With the framework selected, we moved on to additional considerations for a predominantly backend set of client engineers. With the team well-versed in C#, adding TypeScript to the application made sense. Its support for strong typing gave the added benefit of avoiding potentially slower polymorphic calls and catching run-time errors related to variable typing before runtime. Additionally, the support for types allowed us to define complex data structures that could eventually be used throughout the growing application. Finally, using a typed language like TypeScript would also give developers additional guardrails to place around their code—this, in turn, would give newly-onboarded developers clearer guidance on the parameters of functions and components. It was an important consideration since developers would be cycled on and off of the project over its lifetime.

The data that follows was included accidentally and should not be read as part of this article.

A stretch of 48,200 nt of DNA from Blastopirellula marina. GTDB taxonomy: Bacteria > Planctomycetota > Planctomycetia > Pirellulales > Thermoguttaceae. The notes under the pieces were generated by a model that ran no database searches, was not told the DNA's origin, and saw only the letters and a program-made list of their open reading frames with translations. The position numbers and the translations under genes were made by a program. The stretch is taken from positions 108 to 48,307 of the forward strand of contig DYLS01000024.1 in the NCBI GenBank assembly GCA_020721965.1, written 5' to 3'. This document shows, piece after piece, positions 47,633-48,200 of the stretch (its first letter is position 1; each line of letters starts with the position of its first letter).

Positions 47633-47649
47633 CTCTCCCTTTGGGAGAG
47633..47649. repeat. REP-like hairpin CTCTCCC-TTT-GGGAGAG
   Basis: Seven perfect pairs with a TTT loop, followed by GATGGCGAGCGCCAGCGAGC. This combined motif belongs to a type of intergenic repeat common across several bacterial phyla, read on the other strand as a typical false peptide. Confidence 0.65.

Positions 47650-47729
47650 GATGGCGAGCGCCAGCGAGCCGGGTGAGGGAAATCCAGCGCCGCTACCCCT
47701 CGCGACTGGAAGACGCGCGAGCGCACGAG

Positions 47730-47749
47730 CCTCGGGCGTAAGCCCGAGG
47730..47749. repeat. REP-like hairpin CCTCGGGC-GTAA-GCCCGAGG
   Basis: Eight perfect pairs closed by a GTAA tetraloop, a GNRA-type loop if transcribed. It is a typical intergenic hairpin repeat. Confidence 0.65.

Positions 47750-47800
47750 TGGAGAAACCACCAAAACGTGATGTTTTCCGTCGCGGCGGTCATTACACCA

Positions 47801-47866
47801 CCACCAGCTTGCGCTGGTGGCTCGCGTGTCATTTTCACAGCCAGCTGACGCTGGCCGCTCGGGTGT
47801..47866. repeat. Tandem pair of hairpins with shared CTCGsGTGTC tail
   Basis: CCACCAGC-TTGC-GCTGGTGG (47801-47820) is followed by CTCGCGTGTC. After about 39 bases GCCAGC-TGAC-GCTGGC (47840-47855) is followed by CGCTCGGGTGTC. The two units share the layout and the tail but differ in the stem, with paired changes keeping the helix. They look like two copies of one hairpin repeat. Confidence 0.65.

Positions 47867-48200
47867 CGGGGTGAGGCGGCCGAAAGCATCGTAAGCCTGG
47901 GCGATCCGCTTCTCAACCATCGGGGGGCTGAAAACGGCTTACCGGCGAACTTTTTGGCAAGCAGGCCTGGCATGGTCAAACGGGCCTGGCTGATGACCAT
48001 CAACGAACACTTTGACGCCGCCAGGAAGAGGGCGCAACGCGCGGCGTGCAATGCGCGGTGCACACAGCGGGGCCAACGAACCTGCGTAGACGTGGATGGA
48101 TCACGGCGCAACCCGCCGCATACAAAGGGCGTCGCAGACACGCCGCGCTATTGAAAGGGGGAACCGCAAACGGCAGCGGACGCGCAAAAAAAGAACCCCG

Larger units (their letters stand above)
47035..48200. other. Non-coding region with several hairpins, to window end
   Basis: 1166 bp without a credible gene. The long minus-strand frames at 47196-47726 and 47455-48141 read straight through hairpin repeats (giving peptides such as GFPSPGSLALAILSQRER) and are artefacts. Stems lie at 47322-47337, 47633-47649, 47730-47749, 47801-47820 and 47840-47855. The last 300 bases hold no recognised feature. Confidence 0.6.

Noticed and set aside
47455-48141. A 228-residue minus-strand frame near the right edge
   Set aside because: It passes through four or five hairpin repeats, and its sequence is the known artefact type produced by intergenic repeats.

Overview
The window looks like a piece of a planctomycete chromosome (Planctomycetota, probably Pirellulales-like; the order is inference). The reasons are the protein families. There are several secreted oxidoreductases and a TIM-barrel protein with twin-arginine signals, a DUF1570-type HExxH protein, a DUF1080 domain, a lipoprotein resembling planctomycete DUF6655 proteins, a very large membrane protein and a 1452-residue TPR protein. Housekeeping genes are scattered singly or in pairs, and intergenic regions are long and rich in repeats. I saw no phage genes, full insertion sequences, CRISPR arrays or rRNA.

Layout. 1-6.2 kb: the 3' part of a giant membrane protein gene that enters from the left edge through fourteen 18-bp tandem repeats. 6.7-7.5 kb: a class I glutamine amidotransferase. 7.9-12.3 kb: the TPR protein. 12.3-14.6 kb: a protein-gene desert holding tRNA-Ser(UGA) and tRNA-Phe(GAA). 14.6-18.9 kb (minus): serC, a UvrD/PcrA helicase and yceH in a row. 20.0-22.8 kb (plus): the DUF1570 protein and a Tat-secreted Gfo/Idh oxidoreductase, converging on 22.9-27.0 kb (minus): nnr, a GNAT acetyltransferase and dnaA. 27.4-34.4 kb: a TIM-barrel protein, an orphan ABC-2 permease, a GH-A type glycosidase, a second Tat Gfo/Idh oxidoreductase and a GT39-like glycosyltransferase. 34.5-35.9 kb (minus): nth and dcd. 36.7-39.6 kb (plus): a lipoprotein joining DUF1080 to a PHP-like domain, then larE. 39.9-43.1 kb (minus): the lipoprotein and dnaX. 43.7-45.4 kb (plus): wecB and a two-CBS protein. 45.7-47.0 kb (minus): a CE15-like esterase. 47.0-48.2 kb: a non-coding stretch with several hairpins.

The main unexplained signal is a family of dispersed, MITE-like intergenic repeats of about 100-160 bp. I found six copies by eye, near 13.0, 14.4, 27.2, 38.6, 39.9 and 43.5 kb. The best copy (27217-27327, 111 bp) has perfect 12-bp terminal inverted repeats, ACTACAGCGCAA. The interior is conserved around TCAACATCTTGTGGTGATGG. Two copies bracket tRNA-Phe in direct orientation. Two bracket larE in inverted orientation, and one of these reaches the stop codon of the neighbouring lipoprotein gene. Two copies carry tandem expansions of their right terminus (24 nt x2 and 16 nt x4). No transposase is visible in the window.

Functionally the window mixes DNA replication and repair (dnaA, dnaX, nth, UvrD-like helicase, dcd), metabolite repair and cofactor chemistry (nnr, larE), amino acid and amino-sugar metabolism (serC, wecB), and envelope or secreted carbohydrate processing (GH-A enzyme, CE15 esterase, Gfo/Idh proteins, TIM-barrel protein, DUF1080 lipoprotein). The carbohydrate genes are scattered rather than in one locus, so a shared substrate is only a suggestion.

How can newly-migrated sections of the application continue to operate alongside the yet-to-be-migrated sections of the application?